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This article in JEQ

  1. Vol. 27 No. 3, p. 609-617
     
    Received: Feb 7, 1997
    Published: May, 1998


    * Corresponding author(s): tate@aesop.rutgers.edu
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doi:10.2134/jeq1998.00472425002700030019x

Effects of Heavy Metal Contamination and Remediation on Soil Microbial Communities in the Vicinity of a Zinc Smelter

  1. John J. Kelly and
  2. Robert L. Tate *
  1. Dep. of Environmental Sciences, Rutgers Univ., The State Univ. of New Jersey, New Brunswick, NJ 08901.

Abstract

Abstract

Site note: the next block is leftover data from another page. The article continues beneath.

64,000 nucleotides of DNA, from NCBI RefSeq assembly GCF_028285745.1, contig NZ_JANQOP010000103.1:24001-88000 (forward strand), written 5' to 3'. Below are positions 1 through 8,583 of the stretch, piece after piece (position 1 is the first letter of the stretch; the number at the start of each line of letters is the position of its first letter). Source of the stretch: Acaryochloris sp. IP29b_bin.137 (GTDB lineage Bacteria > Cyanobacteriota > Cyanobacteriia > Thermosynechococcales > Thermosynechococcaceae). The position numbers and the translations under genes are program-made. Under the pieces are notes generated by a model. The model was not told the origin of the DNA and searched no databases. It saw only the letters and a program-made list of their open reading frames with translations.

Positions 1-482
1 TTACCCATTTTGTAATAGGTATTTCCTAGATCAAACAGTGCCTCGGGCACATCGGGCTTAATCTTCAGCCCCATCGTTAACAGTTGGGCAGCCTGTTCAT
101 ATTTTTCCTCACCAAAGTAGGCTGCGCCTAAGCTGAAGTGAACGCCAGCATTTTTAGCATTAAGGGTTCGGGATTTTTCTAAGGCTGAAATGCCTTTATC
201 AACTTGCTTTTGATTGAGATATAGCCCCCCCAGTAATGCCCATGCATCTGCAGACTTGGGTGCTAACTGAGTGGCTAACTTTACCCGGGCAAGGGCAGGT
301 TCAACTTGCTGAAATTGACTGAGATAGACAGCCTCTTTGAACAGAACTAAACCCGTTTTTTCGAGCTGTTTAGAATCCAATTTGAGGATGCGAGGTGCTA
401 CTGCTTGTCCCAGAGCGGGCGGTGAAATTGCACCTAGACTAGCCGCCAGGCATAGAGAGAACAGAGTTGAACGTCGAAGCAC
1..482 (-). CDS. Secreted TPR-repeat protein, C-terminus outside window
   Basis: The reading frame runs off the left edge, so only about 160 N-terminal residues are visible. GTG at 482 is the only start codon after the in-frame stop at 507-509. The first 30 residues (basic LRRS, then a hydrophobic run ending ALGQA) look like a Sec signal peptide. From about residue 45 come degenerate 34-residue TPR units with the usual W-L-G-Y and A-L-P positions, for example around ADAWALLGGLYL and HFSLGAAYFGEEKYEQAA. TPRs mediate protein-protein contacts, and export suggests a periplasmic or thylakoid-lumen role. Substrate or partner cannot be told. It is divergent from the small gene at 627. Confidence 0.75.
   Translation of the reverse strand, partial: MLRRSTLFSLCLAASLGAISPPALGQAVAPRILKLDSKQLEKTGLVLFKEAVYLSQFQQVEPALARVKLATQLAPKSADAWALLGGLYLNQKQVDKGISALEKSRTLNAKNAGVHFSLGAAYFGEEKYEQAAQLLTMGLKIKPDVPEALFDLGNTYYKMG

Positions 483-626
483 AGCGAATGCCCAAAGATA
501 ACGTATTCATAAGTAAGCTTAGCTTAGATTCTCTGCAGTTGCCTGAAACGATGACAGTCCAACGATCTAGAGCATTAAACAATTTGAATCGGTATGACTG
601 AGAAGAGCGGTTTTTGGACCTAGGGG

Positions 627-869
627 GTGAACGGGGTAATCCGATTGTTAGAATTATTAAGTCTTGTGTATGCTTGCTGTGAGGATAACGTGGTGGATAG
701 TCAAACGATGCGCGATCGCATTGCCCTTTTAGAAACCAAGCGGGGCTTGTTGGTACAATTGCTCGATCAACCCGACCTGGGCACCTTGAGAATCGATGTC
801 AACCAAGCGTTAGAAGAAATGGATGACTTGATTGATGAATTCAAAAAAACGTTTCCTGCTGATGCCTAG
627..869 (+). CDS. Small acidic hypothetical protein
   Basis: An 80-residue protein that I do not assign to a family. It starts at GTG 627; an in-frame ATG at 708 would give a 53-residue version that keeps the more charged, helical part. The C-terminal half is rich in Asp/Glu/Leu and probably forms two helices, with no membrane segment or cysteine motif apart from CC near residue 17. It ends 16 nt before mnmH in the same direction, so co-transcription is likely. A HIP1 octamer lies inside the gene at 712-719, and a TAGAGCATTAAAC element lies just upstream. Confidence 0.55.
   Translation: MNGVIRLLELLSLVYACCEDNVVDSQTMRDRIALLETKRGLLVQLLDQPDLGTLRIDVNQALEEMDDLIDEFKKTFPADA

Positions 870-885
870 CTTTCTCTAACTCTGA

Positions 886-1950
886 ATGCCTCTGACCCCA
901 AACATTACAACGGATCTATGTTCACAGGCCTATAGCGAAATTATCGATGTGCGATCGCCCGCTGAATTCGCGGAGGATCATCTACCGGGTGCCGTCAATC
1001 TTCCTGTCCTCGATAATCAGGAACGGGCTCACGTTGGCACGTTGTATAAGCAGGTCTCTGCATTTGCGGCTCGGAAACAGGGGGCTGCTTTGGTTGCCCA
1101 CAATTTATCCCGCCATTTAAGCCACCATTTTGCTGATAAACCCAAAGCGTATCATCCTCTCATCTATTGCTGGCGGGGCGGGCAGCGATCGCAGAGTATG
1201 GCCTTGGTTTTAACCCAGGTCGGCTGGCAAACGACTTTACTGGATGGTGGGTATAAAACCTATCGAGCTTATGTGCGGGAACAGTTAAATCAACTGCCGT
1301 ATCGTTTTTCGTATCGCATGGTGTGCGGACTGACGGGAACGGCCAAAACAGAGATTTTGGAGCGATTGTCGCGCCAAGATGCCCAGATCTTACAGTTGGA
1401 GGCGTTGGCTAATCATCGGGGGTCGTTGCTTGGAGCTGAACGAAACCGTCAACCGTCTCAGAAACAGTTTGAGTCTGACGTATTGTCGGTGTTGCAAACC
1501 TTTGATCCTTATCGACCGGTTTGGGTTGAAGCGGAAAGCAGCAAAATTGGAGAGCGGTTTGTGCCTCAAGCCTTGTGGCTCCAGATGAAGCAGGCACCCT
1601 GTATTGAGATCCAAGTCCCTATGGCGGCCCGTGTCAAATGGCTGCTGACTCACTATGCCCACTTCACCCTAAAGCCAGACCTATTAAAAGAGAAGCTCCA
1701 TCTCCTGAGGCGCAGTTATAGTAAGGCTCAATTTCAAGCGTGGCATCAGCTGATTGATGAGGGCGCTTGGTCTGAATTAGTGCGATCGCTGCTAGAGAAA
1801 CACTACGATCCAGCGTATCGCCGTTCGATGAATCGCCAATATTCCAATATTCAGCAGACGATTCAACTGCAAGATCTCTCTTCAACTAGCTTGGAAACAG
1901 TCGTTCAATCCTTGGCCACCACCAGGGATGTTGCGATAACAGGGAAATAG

Heavy metal contamination can impact soil ecosystems sufficiently to result in significant losses in soil quality. The negative impact of heavy metals results from their toxicity to biological processes, including processes catalyzed by soil microorganisms. Therefore, it is postulated that the soil microbial community could serve as an indicator of losses in soil quality due to heavy metal contamination and of changes in soil quality resulting from reclamation. In this study, the size, activity, and structure of microbial communities from remediated and unremediated soils in the vicinity of a Zn smelter were evaluated. Both total and soluble metal loadings in these soils increased with proximity to the smelter. Indicators of microbial activity (dehydrogenase activity) and viable population size (plate counts) were negatively affected by the elevated metal levels. Microbial community structure also varied with increasing contamination, as indicated by cluster analysis and principal component analysis of BIOLOG community metabolic profiles. Remediated soils at this site were treated by surface application of a mixture of sewage sludge and fly ash. Remediation resulted in a decrease in soluble metals and an increase in indicators of biological activity and viable population size. Remediated soils also showed metabolic profiles that were more similar to the least contaminated site, suggesting recovery of the microbial populations. These data suggest that the microbial community may be a useful indicator of changes in soil quality with management of these highly contaminated soils.

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